“The Incredulity of St. Thomas, ” Caravaggio (1571-1610)
Recognizing me as a pastor who sometimes preached at the church she seldom attended, the woman sitting beside me in the hair salon apparently felt she needed to explain her absence. So in a voice just above a whisper she confided, “I really don’t feel very comfortable going to church, you know, because I have so many questions and doubts.” A nagging reality for so many—doubts that sometimes lurk around the edges of our faith, doubts that sometimes question the very core of our faith.
Nothing new or strange about that. Even the disciples of Jesus experienced doubts in the heady days following the resurrection. Those disciples had known Jesus well. For three years they had worked and traveled with him. For three years they had watched in awe as he healed the sick, turned water into wine, and fed thousands with five loaves and two fish. They had heard his teaching, heard him tell that he would die and then would rise again. But when Jesus did just what he had predicted and then appeared to his disciples to bless them after his resurrection, St. Luke tells us that “in their joy they were disbelieving and still wondering.”* It wasn’t only Thomas who struggled with doubt. Faith for all the disciples was complicated and riddled with questions for which they had no clear and certain answers.
“Peace comes dropping slow, dropping from the veils of the morning,”** wrote William Butler Yeats. Perhaps the same is true of faith. Faith didn’t rush upon those disciples with a rock-solid, unquestioning certainty that never left them. It dropped more slowly into their lives. Required a certain ongoing patience. Required an ongoing openness to God. Required ongoing time spent with their risen Master. Required, as well, an ongoing honest openness to all their disbelief and wondering.
I’m fond of Emily Dickinson’s poem “This World Is Not Conclusion.” She begins the poem with a certainty that there is something more beyond this life:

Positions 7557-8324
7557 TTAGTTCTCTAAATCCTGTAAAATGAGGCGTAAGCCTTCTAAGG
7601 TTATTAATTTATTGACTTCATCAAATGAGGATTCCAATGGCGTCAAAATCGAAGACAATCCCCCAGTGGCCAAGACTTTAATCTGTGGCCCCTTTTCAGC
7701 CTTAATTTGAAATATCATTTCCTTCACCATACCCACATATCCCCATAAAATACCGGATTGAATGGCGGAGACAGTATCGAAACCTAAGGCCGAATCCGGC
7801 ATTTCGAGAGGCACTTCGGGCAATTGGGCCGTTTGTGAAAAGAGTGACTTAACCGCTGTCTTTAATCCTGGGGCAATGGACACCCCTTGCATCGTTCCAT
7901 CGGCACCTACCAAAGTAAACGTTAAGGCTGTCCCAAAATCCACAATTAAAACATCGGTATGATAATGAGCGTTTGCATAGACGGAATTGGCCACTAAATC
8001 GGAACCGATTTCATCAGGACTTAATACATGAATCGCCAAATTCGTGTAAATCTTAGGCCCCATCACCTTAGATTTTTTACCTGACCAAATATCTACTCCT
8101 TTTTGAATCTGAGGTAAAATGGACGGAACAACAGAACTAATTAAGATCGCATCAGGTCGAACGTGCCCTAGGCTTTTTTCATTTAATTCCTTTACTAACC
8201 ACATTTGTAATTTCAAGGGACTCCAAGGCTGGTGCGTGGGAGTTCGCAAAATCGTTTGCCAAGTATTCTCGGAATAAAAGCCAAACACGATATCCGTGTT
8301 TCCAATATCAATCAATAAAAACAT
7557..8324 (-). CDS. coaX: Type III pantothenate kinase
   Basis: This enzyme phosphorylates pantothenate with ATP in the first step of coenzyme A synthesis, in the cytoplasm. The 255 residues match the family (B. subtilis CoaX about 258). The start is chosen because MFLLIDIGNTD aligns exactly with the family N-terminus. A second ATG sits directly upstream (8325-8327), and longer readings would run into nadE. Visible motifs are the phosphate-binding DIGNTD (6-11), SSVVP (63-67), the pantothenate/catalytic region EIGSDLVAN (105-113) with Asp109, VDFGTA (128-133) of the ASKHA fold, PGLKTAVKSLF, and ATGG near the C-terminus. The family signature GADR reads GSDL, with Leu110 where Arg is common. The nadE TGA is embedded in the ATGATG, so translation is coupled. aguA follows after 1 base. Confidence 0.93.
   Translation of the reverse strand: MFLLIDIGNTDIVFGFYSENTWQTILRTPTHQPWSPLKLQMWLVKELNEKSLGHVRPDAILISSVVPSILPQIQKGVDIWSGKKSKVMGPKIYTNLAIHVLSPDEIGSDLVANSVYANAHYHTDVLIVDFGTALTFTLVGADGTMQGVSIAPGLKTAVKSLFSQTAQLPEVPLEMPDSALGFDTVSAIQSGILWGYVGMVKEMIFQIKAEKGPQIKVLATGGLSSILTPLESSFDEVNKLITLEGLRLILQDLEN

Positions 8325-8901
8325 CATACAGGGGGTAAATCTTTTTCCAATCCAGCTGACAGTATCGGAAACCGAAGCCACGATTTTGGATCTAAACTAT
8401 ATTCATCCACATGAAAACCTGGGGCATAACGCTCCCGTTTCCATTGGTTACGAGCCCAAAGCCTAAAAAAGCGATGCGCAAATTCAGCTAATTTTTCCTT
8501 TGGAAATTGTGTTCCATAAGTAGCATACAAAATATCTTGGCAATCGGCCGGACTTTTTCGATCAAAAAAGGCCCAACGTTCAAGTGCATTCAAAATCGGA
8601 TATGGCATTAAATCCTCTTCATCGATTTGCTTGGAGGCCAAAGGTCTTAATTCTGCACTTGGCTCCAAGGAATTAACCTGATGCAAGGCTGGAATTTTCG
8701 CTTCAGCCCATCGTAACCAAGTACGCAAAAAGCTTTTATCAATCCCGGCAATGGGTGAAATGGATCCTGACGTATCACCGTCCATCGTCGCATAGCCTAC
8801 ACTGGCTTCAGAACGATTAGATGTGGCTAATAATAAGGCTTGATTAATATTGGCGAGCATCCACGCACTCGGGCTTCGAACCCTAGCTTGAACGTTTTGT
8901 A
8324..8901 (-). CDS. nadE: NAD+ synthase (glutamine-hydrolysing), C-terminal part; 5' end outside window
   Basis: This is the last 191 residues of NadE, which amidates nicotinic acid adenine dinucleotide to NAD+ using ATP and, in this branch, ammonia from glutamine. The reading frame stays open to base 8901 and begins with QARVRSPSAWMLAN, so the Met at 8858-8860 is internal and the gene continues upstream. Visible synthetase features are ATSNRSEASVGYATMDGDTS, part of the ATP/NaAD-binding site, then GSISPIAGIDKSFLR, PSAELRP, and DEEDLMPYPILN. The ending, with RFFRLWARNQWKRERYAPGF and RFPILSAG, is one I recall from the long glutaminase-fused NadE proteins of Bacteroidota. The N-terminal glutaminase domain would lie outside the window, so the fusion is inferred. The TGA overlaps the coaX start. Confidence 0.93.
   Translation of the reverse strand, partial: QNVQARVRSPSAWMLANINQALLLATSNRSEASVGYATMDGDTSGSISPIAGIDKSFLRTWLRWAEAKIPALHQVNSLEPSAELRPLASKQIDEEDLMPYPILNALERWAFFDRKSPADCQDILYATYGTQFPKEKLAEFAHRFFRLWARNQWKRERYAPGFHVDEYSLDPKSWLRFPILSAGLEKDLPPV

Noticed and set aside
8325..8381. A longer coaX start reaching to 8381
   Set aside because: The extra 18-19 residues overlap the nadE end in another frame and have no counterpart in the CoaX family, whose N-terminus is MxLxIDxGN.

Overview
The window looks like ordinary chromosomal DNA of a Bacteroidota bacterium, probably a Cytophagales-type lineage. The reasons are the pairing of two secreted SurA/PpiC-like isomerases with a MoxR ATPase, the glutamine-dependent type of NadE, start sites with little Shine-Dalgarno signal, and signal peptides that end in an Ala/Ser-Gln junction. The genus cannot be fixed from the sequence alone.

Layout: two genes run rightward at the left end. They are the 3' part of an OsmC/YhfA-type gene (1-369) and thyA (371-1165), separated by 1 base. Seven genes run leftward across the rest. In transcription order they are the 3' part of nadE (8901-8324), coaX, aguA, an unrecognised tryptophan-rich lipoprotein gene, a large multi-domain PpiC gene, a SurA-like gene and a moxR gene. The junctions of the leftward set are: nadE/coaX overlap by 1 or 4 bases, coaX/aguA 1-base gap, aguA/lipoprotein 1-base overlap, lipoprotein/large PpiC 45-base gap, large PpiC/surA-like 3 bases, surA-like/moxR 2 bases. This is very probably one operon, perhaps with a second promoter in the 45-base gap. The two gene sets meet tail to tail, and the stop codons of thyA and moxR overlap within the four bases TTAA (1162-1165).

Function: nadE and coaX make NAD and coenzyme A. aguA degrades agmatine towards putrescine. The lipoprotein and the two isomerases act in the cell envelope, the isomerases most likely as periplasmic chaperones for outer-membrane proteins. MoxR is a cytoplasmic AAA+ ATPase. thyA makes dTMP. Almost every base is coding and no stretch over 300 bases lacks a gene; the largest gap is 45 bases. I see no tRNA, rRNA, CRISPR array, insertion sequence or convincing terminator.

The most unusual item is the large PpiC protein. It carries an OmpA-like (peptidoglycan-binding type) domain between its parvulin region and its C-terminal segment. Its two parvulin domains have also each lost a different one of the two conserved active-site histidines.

This World is not conclusion.
A Species stands beyond –
Invisible, as Music –
But positive, as Sound –
A strong statement of faith. A bold confidence. But then, in the rest of the poem, she very honestly explores her questions and her doubts. Her faith “slips,” she says. “Plucks at a twig of Evidence.” Searches here and there. But in the end, her uncertainty remains, like a “tooth that nibbles at the soul.”
Faith and doubt. Sharing space in Dickinson’s poem and in her soul. Sharing space in the hearts of the disciples of Jesus. Sharing space in most of our lives as well. Good to remember—when faith feels strained and stretched, when doubts nibble at our souls—good to remember that we are in good company. That we are very much like those early disciples of Jesus who experienced their faith, sustained their faith, grew their faith, slowly and erratically, amidst all their questions, all their doubts.
I wasn’t able to respond to the woman who whispered to tell me of her questions and doubts, as it was time for her to go and sit under the salon’s hair dryer. So I can only hope that she, and all of us, for that matter, will learn not to be afraid of our doubts. Learn not to feel that we must keep them very private, daring only to whisper them. Learn to engage in an ongoing and open dialogue with God and with God’s people, many of whom have questions of their own. Learn, in short, to accept the reality that faith, like Yeats’ peace, often “drops slow” into our lives, keeping us ever humble, keeping us ever alert.
**from “The Lake Isle of Innisfree”